Russia began establishing contacts with members of the Taliban seven years ago in order to let them know its opinion about the security in the region. On July 14, Zamir Kabulov, the Russian president’s special representative for Afghanistan and director of the second department of Asia at the Russian Foreign Ministry, announced this.
Kabulov noted that Moscow had expected several years ago that the situation in the region would worsen due to the withdrawal of U.S. troops from the country.
“If we call things by their proper names, we foresaw it much earlier, and that is why we started establishing contacts with the Taliban movement seven years ago… Let’s not forget that we’re talking about tactical actions now. But let’s go back to the big, strategic outcomes of events in Afghanistan. Until a few years ago, there was a network of American military bases there and most of them had nothing strategic to do with Afghanistan, they projected power to the whole region, including us, Central Asia, Iran, Pakistan and China. Where are those bases? They are gone, and that says it all,” said Kabulov, as quoted by RIA Novosti.
The special presidential representative for Afghanistan also noted that if Russia had not started contacts with the Taliban several years ago to make its concerns and interests known to them, Russia would have ended up in the place of the Western countries. Kabulov noted that by establishing contact with the Taliban, Moscow could have a dialogue with any of the forces in Afghanistan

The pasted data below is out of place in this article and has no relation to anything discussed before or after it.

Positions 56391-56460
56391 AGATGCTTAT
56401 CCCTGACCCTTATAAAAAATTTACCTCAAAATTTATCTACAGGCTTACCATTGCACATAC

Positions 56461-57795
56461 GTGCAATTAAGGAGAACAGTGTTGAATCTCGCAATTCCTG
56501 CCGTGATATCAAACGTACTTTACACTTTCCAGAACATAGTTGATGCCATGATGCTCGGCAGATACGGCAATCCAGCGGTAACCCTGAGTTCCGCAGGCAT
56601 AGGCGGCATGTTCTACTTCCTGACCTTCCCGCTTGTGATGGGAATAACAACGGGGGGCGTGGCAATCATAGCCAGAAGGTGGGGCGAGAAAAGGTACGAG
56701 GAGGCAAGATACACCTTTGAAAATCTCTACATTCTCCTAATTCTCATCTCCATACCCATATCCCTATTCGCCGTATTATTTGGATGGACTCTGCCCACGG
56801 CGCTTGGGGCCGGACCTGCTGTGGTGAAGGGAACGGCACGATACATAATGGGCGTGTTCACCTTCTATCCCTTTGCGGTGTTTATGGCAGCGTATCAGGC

Earlier, on July 9, Konstantin Zatulin, first deputy chairman of the State Duma Committee on CIS Affairs, Eurasian Integration and Relations with Compatriots, said that negotiations between Russia and the Taliban make sense because the Taliban is an influential political force with which it must seek compromise.
On July 8, a delegation from the Taliban’s political office arrived in Moscow for talks with Kabulov. The Russian Foreign Ministry reported after the consultations that the meeting discussed the situation in Afghanistan and the prospects of launching relevant negotiations.
It was reported that the representatives of the movement reaffirmed their interest in achieving lasting peace in the country through negotiations that take into consideration the interests of all ethnic groups in Afghanistan. They also expressed their readiness to observe human rights, including those of women, within the framework of Islamic norms and Afghan traditions, the ministry stressed.